His widow Myrlie Evers became a noted activist in her own right, eventually serving as chairperson of the NAACP.[40] Medgar's brother Charles Evers returned to Jackson in July 1963 and served briefly with the NAACP in his slain brother's place. He remained involved in Mississippi civil rights activities for many years and was the first African-American mayor elected in the state in 1969. He now resides in Jackson.[41]

On the 40-year anniversary of Evers's assassination hundreds of civil rights veterans, government officials, and students from across the country gathered around his grave site at Arlington National Cemetery to celebrate his life and legacy. Barry Bradford and three students—Sharmistha Dev, Jajah Wu, and Debra Siegel, formerly of Adlai E. Stevenson High School in Lincolnshire, Illinois—planned and hosted the commemoration in his honor.[42] Evers was the subject of the students' research project.[43]

In October 2009 Navy Secretary Ray Mabus, a former Mississippi governor, announced that USNS Medgar Evers (T-AKE-13), a Lewis and Clark-class dry cargo ship, would be named in the activist's honor.[44] The ship was christened by Myrlie Evers-Williams on November 12, 2011.[45]

In June 2013 a statue of Evers was erected at his alma mater, Alcorn State University, to commemorate the 50th anniversary of his death.[46] Alumni and guests from around the world gathered to recognize his contributions to American society.

Evers was honored in a tribute at Arlington National Cemetery on the 50th anniversary of his death.[47] Former President Bill Clinton, Attorney General Eric Holder, Navy Secretary Ray Mabus, Senator Roger Wicker, and NAACP President Benjamin Jealous all spoke commemorating Evers.[48][49] Evers's widow, Myrlie Evers-Williams, spoke of his contributions to the advancement of civil rights:[50]

"Medgar was a man who never wanted adoration, who never wanted to be in the limelight. He was a man who saw a job that needed to be done and he answered the call and the fight for freedom, dignity and justice not just for his people but all people."

He was identified as a Freedom hero by The My Hero Project.[7]

In 2017 the Medgar and Myrlie Evers House was named as a National Historic Landmark.[51]

In popular culture[edit]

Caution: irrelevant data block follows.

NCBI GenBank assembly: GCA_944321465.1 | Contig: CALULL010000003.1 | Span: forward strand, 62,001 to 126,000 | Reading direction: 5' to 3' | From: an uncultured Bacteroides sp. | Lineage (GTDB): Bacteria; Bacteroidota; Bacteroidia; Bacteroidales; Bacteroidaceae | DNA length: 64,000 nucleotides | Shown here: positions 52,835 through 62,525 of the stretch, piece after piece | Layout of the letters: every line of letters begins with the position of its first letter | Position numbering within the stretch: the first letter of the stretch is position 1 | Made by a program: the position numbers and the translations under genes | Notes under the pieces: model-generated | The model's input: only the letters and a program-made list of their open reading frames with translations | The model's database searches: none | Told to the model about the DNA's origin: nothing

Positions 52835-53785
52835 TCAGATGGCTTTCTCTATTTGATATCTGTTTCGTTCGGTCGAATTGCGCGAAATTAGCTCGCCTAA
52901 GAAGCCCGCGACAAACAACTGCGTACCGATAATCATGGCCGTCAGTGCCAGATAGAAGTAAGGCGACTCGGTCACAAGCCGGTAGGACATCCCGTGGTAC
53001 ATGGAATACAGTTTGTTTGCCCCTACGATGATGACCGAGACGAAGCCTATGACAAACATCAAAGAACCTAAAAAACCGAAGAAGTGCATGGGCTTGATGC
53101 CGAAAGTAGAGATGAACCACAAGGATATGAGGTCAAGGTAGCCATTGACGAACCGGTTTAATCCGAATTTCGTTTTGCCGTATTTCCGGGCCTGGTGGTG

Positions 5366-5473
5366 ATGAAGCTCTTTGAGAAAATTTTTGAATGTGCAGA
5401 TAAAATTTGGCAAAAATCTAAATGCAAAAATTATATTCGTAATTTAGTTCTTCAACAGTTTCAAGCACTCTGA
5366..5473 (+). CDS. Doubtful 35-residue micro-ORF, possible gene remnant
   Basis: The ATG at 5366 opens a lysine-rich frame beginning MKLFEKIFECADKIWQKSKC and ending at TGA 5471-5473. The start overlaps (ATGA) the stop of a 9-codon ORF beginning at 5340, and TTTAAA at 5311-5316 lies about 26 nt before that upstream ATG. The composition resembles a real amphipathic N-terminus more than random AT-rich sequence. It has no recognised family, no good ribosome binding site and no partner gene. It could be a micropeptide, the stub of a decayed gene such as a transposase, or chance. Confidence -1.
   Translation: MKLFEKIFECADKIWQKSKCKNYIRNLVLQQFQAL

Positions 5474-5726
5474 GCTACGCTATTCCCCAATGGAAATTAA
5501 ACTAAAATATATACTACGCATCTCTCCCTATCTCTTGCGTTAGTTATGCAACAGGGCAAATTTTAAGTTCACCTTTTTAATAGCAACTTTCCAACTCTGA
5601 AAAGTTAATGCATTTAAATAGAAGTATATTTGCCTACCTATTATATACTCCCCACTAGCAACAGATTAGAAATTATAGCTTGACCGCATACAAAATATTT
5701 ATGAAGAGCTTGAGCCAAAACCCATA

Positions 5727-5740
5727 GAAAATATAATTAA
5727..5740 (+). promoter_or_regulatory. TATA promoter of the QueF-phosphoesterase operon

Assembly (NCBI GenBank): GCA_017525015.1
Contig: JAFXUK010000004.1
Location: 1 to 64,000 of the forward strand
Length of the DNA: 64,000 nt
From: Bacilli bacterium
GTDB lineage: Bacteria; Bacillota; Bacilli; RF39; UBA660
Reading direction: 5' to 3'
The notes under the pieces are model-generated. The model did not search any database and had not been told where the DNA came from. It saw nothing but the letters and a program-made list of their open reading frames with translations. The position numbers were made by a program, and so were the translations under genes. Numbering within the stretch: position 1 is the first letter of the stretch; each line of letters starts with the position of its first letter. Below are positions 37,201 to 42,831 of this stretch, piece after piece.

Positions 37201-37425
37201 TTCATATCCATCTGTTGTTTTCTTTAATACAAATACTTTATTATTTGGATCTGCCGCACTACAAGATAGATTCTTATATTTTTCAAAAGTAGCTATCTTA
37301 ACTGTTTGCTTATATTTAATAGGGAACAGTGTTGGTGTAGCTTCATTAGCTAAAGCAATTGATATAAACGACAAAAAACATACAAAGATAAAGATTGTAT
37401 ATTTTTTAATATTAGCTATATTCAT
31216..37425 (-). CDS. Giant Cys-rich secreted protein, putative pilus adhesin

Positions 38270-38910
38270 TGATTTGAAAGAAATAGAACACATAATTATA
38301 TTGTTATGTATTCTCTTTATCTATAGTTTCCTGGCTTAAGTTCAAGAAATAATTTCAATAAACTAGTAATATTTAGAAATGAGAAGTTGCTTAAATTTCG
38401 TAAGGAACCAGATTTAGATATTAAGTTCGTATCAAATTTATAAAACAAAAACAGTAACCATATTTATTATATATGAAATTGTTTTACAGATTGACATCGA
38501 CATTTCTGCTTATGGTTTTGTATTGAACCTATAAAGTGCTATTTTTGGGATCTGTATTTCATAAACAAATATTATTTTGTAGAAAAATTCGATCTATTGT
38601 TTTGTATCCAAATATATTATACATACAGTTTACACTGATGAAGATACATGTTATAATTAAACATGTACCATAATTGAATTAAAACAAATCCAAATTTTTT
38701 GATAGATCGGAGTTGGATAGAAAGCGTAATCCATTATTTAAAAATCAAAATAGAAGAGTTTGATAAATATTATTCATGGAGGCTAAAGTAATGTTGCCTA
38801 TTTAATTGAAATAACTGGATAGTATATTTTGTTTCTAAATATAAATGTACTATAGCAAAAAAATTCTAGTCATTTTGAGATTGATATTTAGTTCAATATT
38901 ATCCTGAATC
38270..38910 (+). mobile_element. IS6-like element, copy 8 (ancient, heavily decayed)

Musician Bob Dylan wrote his 1963 song "Only a Pawn in Their Game" about the assassination.[52] Nina Simone wrote and sang "Mississippi Goddam" about the Evers case, and Phil Ochs wrote the songs "Another Country" and "Too Many Martyrs" (also titled "The Ballad Of Medgar Evers") in response to the killing. Matthew Jones and the Student Nonviolent Coordinating Committee Freedom Singers recorded the latter song.[52] Eudora Welty's short story, "Where Is The Voice Coming From?", in which the speaker is the imagined assassin of Medgar Evers, was published in The New Yorker in July 1963.[53]

The film Ghosts of Mississippi (1996) directed by Rob Reiner tells the story of the 1994 trial of Beckwith in which prosecutor DeLaughter of the Hinds County District Attorney's office secured a conviction in state court. Beckwith and DeLaughter were played by James Woods and Alec Baldwin, respectively; Whoopi Goldberg played Myrlie Evers. Evers was portrayed by James Pickens, Jr. The film was based on a book of the same name.[54][55]

Robert DeLaughter wrote a first-person narrative article entitled "Mississippi Justice" published in Reader's Digest, and a book, Never Too Late: A Prosecutor's Story of Justice in the Medgar Evers Case (2001), based on his experiences.[56]

Wadada Leo Smith's album Ten Freedom Summers contains a track called "Medgar Evers: A Love-Voice Of A Thousand Years' Journey for Liberty and Justice".[57]

The 2016 documentary I Am Not Your Negro describes the author James Baldwin's reaction to Evers's assassination.[58]

See also[edit]

References[edit]

  1. ^ per Charles Evers bio "Have no Fear" page 5
  2. ^ Ellis, Kate; Smith, Stephen (2011). "State of Siege: Mississippi Whites and the Civil Rights Movement". American Public Media. Retrieved February 19, 2011. 
  3. ^ a b Baden, M. M. (2006): Chapter III: Time of Death and Changes after Death. Part 4: Exhumation. In: Spitz, W. U. & Spitz, D. J. (eds): Spitz and Fisher’s Medicolegal Investigation of Death. Guideline for the Application of Pathology to Crime Investigations (Fourth edition), Charles C. Thomas, pp. 174-83; Springfield, Illinois.
  4. ^ "James Charles Evers", Black Past
  5. ^ "Medgar W. Evers – Civil Rights Activist". mememorial.org. 
  6. ^ a b Williams, Reggie. (2005, July 2). "Remembering Medgar," Afro King - American Red Star, p. A.1. Retrieved October 26, 2009, from Black Newspapers.
  7. ^ a b Sina, “Freedom Hero: Medgar Wiley Evers.” The My Hero Project, 2005. Retrieved October 25, 2009.
  8. ^ Evers-Williams, Myrlie; Marable, Manning (2005). The Autobiography of Medgar Evers: A Hero's Life and Legacy Revealed Through His Writings, Letters and Speeches. Basic Civitas Books. ISBN 0-465-02177-8. 
  9. ^ a b Arroyo, Elizabeth (2006). Encyclopedia of African-American Culture and History (2nd ed.). p. 738. 
  10. ^ a b Harvard University W.E.B. Du Bois Institute. "EVERS, MEDGAR (2 JULY 1925 - 12 JUNE 1963), CIVIL RIGHTS ACTIVIST, WAS.." dubois.fas.harvard.edu. 
  11. ^ Padgett, John B., “Medgar Evers”. The Mississippi Writers Page, University of Mississippi. 2008. Retrieved September 2, 2010.
  12. ^ THOMAS United States Library of Congress (June 9, 2003). "Commending Medgar Wiley Evers and his widow, Myrlie Evers-Williams for their lives and accomplishments, designating a Medgar Evers National Week of Remembrance, and for other purposes (Introduced in Senate - IS)". thomas.loc.gov.